It was a pleasure seeing them enjoying the fresh air and having a life away from the bombs and the shortages, just as it was when holidaymakers began to arrive. We took trippers in for three guineas a week full board so that we could make ends meet. We had up to six of them at a time escaping the cities. It was such a relief for them that they hardly minded walking across the fields from Seaton Junction with their suitcases.

While they were with us, they didn’t seem to do much but breathe in deeply and wonder at the quiet. They would often go no farther than the orchard, taking a rug to rest on. It was so different from the lives they led at home.

They didn’t even mind the primitive conditions we lived in. If they were to wake in the night, they would have to make their way up the path to the nearest loo or use the jerry under the bed. We had no indoor sanitation. There was just one tap in the kitchen, from which jugs had to be filled to take upstairs – and for warm water there was just a top-up from the range.

We had no electricity either. At Fitzroy Farm, I had been used to having lights at the flick of a switch, flushing loos and running water. But at Tritchmarsh it was back to candles and later oil lamps. Electricity didn’t come to 1960, and we weren’t the last in the area even then.

We were the last, though, to have a tractor. Throughout the war, and indeed until 1962, we ploughed and rolled the fields, and did all our other jobs, with three working horses.

The one luxury we had was delivery of our food to the farm by pony and trap and later by van. Folletts, the grocer, would call for an order on Saturday and deliver on Monday. The bakers, Copps and Govers, would deliver three times a week. The butchers, Louds and Whites, would come on Tuesday with our weekday meat and collect our order for Sunday joints to be delivered on Saturday. Fresh fish would arrive with Reg Driver on his bike on Thursday morning.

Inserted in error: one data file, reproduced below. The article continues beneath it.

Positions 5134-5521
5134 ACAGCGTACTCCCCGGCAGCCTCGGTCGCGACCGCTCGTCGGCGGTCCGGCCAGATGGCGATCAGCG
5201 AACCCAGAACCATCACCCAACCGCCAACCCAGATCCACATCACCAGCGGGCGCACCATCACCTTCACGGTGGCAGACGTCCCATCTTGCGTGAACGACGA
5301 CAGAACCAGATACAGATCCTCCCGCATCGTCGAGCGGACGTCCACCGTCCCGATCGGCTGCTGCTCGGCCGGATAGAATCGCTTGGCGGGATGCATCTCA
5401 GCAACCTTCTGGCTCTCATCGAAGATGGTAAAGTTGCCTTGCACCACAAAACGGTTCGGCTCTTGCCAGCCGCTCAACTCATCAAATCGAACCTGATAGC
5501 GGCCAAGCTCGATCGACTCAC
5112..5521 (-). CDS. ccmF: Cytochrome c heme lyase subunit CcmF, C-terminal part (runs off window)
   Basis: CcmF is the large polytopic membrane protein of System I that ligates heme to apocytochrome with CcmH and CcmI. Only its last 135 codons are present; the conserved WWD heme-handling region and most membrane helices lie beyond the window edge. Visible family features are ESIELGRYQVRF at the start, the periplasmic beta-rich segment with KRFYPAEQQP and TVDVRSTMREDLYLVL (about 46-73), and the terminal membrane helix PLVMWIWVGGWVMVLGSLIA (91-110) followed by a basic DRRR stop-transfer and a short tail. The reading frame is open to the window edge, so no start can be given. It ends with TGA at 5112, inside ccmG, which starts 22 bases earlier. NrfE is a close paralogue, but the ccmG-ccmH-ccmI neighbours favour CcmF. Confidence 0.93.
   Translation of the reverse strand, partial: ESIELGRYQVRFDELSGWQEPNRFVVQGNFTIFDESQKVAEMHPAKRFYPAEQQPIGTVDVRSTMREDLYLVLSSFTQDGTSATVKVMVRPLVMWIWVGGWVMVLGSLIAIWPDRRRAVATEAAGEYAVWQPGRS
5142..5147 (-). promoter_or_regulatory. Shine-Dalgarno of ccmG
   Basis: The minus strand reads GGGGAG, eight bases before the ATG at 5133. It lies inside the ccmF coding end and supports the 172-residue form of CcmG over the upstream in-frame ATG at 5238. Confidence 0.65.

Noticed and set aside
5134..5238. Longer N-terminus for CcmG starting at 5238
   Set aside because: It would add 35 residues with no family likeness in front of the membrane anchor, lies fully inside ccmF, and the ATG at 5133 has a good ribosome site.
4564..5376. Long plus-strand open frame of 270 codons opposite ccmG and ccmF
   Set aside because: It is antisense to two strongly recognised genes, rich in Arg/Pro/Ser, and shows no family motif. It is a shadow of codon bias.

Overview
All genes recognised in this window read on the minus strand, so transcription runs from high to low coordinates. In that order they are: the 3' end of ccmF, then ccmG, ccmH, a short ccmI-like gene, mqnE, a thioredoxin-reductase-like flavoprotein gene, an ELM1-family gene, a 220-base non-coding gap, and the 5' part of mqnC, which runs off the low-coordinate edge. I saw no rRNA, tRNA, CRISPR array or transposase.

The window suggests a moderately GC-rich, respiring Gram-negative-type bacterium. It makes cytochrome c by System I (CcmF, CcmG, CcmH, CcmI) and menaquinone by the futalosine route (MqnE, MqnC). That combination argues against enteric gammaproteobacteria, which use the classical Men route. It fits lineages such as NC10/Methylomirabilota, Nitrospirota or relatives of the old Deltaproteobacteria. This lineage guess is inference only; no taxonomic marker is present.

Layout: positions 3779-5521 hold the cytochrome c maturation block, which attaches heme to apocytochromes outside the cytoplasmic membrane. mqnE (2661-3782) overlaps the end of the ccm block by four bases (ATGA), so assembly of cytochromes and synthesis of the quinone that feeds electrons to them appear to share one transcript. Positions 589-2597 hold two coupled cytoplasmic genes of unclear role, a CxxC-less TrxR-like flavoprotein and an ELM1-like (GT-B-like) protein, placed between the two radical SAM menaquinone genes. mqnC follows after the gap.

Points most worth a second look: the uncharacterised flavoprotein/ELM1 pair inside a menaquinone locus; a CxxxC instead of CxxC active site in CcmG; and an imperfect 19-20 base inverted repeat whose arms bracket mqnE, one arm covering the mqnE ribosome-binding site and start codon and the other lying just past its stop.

As regular as clockwork, the postman would arrive daily across the fields from Seaton Junction. Our address then was Tritchmarsh, Shute. It was such a long walk just to reach us, and sometimes in winter the floods would thwart him. So they decided to send a postman out from Colyton by bike, and our address became Tritchmarsh, Colyton. If we posted a letter at Three Sycamores to my sister in London on Sunday afternoon, it always arrived with her by Monday afternoon.

Despite these conveniences, the war years, and those afterwards, were tough by modern standards. They were often cold and uncomfortable. They were certainly dark and sometimes grim. But we were young and energetic and we took no notice of it all. Life was what we made it, though we did welcome the long summer nights.

For our visitors from the cities, Tritchmarsh was a shelter in the storm. It was our privilege to live there all the time, no matter what the hardships.

Joan Dommett had three daughters, one of whom, Christine, lived with her at Tritchmarsh until 2009. Together they kept the land farmed after Eddie’s death in 1996. Joan herself died earlier in 2009, aged 91.

Colyton At War by Geoff Elliott A chapter from Colyton at War, a book of wartime reminiscences written by retired journalist Geoff Elliott, a resident of Umborne. The book is available from Archway Bookshop, Axminster, Colyton Post Office and Steve’s Print, Seaton.